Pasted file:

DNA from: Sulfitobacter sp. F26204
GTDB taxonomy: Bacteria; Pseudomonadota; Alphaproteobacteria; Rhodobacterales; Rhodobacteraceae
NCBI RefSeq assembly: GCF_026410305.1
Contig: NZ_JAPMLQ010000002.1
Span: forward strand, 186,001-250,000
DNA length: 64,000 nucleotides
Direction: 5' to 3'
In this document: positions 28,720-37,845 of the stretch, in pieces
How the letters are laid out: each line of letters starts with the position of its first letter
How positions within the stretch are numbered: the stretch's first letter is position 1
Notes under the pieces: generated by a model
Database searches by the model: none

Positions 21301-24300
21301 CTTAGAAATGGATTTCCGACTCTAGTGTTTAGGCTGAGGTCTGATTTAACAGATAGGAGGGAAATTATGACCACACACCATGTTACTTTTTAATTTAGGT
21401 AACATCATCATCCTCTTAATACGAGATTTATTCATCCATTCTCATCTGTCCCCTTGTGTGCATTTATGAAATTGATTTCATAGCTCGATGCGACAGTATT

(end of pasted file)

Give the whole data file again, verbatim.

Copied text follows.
DNA from: Sulfitobacter sp. F26204
GTDB taxonomy: Bacteria; Pseudomonadota; Alphaproteobacteria; Rhodobacterales; Rhodobacteraceae
NCBI RefSeq assembly: GCF_026410305.1
Contig: NZ_JAPMLQ010000002.1
Span: forward strand, 186,001-250,000
DNA length: 64,000 nucleotides
Direction: 5' to 3'
In this document: positions 28,720-37,845 of the stretch, in pieces
How the letters are laid out: each line of letters starts with the position of its first letter
How positions within the stretch are numbered: the stretch's first letter is position 1
Notes under the pieces: generated by a model
Database searches by the model: none

Positions 21301-24300
21301 CTTAGAAATGGATTTCCGACTCTAGTGTTTAGGCTGAGGTCTGATTTAACAGATAGGAGGGAAATTATGACCACACACCATGTTACTTTTTAATTTAGGT
21401 AACATCATCATCCTCTTAATACGAGATTTATTCATCCATTCTCATCTGTCCCCTTGTGTGCATTTATGAAATTGATTTCATAGCTCGATGCGACAGTATT